CORRECTED OPINION: On the first page, the judge panel has been corrected by removing "Richard H. Dinkins" and adding "Jeffrey S. Bivins, Sp. J.".

Court: TN Court of Appeals

Attorneys:

Patricia D. Richmond and Ronnie Richmond, Nashville, Tennessee, pro se.

David J. Callahan, III and Peggy Duncan Mathes, Nashville, Tennessee, for the appellee, Conservatorship of Alfonso B. Patton.

Judge: CLEMENT

This is an interlocutory appeal as of right pursuant to Tennessee Supreme Court Rule 10B from the trial court’s denial of a motion for recusal. Having reviewed the appellant’s petition for recusal appeal pursuant to the de novo standard as required under Rule 10B, § 2.06, we affirm the trial court’s decision to deny the petitioner’s motion for recusal.


CASS RYE & ASSOCIATES, INC. v. EDWARD COLEMAN, ET AL.
CORRECTED OPINION: On the front page, the last name of the appellant's attorney has been changed from "Thompson" to "Thomason"

Court: TN Court of Appeals

Attorneys:

Robert Isaiah Thomason, Jr., Waverly, Tennessee, for the Appellant, Cass Rye & Associates, Inc.

Mark Allen Rassas and Julia Palasek North, Clarksville, Tennessee, for the Appellees, Edward Coleman, Margaret Mann, Joyce Coleman, Tim Coleman, and Vickie Reedy.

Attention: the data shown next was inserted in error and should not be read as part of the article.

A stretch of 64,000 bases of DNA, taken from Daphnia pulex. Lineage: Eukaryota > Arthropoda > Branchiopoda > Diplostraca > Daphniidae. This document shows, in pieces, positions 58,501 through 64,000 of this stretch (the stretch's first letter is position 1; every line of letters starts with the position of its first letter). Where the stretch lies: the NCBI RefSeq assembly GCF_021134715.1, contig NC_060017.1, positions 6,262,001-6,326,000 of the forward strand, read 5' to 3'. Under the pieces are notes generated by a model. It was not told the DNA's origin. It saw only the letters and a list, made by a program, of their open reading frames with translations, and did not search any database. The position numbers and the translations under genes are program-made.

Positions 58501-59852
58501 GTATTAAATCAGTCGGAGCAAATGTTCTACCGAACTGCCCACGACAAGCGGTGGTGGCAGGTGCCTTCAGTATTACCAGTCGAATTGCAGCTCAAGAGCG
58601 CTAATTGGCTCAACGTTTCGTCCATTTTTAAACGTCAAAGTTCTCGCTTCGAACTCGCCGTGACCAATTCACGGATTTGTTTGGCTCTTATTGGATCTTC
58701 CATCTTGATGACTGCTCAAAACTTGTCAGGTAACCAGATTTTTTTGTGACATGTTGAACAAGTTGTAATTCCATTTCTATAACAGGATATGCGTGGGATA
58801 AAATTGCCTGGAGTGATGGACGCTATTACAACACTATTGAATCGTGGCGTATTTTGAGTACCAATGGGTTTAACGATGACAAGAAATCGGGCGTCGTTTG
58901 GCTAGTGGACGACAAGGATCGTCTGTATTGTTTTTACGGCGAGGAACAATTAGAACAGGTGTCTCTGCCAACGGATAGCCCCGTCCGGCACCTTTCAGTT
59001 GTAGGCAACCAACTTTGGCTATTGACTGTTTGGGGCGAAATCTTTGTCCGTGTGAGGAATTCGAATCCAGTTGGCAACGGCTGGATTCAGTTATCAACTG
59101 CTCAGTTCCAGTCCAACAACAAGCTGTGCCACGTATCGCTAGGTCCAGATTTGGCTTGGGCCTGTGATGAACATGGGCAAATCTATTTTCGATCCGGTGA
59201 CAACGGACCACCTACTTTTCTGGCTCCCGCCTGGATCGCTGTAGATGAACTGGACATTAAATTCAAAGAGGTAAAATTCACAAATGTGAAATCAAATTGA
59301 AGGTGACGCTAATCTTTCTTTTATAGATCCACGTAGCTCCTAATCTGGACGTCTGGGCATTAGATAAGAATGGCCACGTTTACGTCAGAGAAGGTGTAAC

Judge: DINKINS

Plaintiff in suit seeking to have court declare boundaries of fifteen acre tract of land appeals the declaration of boundaries and award of the tract to Defendants, adjoining landowners. Defendants appeal finding that Plaintiff adversely possessed a portion of the fifteen acre tract. Finding no error, we affirm.


AMANDA SMITH v. WILLIAM R. WALKER ET AL.

Court: TN Court of Appeals

Attorneys:

Floyd Don Davis and Norris Arthur Kessler, III, Winchester, Tennessee, for the appellant, Amanda Smith.

S. Todd Bobo, Shelbyville, Tennessee, for the appellee, William R. Walker.

Gerald L. Ewell, Jr., Tullahoma, Tennessee, for the appellee, Jimmy F. Maloy.

Judge: BENNETT

In this negligence action, the jury awarded the plaintiff a verdict against one of the two defendants. We find no error in the judgment regarding liability, but we must vacate and remand as to damages because the trial court erred in excluding testimony and evidence regarding the plaintiff’s medical expenses.


TN Court of Criminal Appeals